What many people don’t realise is that wine is fully an ‘Agricultural’ product. There are factories which manufacture branded wines from imported grape juice, but real wine has a direct connection with the land and the farm/vineyard it came from, it s a product of the land. The best wines tend to come from vineyards where that connection with the land is very much in evidence. Where the reputation of the vineyard is very much dependent on the quality of the wine it makes, rather than a marketing campaign. And, that quality is completely reliant on the care that was taken in the vineyard in producing the grapes. It’s a connection any mass produced wine looses.
This whole connection with the land, climate, soil, geography and even the ‘human’ care taken in the vineyard, the French call ‘Terroir’. There isn’t really an English translation of the word, but it entails all the natural and man-made influences on the wine.
‘How wine is made’ really starts with the choosing of the land and the planting of the vines, the choosing of the variety and how then you ‘tend’ the grapes up until harvest. Today very scientific processes go into choosing which variety to plant where, given the soil, climate etc (i.e. ‘Terrior’). But then again history and hundreds of years of experience have already dictated to Old World wine regions which vines grow best in it’s ‘Terrior’. That doesn’t mean wine making in these areas hasn’t benefited highly from technological progress, especially over the last 30 years most Old World regions have benefited greatly from a more scientific approach to wine making.
Once the grape varieties are chosen, wine growers will tend their vines and process the different grapes to their own traditions and preferences. In some regions the resulting wines tend to be blends of those grapes chosen to be planted within the vineyard. For instance if the vineyard is on a hill, one variety will grow better at the top, another on the slope down the hill, another at the bottom – a system well used in the Bordeaux region. However, all the varieties are processed separately before any blending is done. As the blends of grapes vary between regions, so the precise vinification processes can vary between different regions and Appellations and even each château leaves it’s own individual mark on each wine vintage as does the different weather the vineyard experiences each year.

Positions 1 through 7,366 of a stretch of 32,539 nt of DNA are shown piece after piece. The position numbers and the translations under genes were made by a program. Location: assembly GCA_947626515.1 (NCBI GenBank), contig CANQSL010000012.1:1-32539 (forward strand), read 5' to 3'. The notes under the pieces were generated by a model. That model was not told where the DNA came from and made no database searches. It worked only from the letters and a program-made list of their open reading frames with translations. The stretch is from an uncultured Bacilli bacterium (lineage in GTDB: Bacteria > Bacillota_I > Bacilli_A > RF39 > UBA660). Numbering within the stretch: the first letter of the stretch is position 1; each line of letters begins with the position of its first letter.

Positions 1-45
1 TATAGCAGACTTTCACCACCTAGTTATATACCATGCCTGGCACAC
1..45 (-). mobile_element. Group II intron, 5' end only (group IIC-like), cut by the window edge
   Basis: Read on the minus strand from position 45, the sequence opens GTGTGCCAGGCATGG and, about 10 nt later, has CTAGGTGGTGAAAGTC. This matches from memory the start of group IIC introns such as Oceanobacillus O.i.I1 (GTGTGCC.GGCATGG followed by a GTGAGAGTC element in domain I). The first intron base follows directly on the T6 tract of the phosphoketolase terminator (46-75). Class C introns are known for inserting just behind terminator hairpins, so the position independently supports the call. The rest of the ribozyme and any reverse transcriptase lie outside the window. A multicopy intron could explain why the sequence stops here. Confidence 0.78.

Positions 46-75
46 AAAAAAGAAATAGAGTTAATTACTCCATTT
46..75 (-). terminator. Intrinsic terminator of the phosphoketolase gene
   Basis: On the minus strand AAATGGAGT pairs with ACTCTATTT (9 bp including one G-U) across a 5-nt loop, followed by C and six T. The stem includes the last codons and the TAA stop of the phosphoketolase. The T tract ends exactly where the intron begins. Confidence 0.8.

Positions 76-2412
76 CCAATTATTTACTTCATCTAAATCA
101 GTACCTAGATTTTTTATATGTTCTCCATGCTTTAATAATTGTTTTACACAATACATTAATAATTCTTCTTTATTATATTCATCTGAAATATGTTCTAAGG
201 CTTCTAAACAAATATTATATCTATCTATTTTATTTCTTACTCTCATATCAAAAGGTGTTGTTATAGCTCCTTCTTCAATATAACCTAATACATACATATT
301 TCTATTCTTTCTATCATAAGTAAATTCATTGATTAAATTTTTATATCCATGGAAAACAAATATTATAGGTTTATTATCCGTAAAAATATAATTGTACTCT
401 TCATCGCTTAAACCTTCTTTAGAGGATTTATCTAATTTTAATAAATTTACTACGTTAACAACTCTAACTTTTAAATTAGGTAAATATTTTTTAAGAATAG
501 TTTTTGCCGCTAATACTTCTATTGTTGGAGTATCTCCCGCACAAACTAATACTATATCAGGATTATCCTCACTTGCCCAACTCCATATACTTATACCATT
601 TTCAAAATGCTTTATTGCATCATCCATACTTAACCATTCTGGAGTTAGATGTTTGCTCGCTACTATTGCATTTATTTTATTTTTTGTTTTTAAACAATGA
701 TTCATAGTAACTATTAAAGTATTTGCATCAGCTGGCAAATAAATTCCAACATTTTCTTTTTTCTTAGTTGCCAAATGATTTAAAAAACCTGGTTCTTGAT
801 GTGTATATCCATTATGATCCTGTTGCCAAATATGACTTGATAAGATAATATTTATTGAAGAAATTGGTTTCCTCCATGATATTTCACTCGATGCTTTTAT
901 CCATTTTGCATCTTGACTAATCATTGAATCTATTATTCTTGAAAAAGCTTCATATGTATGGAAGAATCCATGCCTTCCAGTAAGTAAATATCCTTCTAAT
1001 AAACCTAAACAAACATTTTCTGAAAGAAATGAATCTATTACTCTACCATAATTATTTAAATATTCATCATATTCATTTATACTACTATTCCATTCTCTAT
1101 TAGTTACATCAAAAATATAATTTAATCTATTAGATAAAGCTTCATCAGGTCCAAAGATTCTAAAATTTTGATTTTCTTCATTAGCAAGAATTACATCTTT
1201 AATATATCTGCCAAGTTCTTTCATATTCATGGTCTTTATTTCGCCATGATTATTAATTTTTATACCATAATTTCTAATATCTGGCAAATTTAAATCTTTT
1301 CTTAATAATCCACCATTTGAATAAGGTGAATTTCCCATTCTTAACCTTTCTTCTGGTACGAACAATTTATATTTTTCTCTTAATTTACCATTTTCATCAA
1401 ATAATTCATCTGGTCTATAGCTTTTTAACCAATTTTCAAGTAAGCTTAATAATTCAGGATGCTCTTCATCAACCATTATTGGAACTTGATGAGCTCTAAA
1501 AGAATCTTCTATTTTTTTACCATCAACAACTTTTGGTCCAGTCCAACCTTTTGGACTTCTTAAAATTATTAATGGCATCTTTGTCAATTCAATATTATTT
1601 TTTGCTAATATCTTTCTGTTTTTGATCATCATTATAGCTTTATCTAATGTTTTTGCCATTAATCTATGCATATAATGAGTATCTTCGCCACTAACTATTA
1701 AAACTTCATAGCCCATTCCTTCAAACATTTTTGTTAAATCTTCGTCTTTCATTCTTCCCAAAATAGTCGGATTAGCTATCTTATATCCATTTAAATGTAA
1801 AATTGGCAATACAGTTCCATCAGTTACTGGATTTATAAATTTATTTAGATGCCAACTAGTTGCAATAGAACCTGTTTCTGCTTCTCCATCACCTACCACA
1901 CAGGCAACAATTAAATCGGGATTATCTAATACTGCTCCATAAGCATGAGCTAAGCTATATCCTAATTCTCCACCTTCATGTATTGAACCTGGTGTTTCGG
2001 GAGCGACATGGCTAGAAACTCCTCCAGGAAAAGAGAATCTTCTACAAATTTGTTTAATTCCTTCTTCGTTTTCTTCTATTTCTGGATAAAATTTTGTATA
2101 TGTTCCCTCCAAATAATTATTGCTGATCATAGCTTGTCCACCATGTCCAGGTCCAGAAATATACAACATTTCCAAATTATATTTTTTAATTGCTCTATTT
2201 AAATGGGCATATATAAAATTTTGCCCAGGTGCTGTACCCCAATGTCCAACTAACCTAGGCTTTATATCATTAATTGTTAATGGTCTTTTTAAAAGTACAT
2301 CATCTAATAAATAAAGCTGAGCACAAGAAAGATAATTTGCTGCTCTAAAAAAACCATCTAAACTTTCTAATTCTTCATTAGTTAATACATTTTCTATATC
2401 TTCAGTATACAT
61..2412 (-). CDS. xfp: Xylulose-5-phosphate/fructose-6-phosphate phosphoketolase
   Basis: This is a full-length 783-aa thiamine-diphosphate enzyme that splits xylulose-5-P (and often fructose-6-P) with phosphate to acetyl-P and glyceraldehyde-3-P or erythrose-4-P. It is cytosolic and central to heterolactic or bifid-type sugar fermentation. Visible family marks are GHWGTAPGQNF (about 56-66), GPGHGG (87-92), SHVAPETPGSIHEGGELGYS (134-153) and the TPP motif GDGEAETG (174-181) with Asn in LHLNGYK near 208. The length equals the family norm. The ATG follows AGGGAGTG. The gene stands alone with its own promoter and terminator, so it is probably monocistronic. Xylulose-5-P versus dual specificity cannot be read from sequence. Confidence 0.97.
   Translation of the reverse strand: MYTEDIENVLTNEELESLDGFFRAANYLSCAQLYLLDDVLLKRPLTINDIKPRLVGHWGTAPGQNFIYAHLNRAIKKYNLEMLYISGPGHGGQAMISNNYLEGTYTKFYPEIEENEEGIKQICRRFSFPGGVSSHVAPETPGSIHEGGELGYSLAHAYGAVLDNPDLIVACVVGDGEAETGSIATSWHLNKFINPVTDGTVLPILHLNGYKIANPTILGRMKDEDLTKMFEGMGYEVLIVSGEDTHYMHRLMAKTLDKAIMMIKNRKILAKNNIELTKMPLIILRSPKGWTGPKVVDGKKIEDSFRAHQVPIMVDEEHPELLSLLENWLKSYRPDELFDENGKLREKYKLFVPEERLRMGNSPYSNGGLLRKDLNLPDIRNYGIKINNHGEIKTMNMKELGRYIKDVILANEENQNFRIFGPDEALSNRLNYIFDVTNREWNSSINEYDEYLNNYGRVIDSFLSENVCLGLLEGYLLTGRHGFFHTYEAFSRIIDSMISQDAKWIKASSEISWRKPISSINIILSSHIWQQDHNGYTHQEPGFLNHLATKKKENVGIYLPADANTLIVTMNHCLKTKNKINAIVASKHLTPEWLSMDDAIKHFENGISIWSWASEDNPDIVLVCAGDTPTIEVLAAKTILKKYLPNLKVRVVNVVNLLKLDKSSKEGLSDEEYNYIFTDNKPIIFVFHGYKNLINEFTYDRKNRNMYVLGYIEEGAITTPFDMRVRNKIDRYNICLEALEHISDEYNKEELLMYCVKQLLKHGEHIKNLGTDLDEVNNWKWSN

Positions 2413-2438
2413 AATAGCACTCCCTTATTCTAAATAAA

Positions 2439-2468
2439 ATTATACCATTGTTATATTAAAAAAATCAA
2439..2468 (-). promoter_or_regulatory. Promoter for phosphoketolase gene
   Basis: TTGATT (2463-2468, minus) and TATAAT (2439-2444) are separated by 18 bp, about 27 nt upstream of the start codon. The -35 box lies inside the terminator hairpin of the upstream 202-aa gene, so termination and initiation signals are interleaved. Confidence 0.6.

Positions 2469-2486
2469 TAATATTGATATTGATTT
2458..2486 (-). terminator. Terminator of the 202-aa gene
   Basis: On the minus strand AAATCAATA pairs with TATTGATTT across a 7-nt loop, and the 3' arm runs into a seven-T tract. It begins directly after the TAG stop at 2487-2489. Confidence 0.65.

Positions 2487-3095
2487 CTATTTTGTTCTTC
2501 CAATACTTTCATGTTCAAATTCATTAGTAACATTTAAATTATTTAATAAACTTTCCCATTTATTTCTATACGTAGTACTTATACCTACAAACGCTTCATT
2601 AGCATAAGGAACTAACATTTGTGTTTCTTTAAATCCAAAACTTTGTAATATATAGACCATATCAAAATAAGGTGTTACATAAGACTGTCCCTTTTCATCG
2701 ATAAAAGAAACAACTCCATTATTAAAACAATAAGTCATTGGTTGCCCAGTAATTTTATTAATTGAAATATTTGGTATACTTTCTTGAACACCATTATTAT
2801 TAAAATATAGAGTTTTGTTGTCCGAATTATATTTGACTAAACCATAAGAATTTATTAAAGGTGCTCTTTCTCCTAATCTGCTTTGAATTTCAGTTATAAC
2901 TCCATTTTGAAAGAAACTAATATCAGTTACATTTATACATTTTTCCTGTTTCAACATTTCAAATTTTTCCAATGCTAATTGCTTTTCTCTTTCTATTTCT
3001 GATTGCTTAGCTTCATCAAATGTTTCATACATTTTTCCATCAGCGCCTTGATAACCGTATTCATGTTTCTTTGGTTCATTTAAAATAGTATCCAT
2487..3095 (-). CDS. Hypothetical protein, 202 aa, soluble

With all this in mind the following is very much a general guide to how wines are made.
Red and White Wines
At harvest time, the healthiest grape clusters are picked and transported back to the winery where they are loaded into a machine that de-stems and gently crushes the grapes to release the juice called “must.”
Red: The must and skins are transferred into a fermentation vat which can be made of stainless steel or wood. Some older vineyards still use Concrete vats.
White: Sulphur dioxide is quickly added to the must to prevent oxidisation which would result in a less fruity wine, then the skins are removed from the must before it is transferred into a fermentation vat.
Natural yeast is present on grape skins, it gives the skin that cloudy look whilst on the vine. In the vat the natural grape sugar is converted into alcohol by the yeast (which is sometimes supplemented by the addition of special yeast strains).
Red: Alcoholic fermentation takes place over a period of 5 to 10 days. Most red wines are fermented to complete dryness, with little or no residual sugar remaining.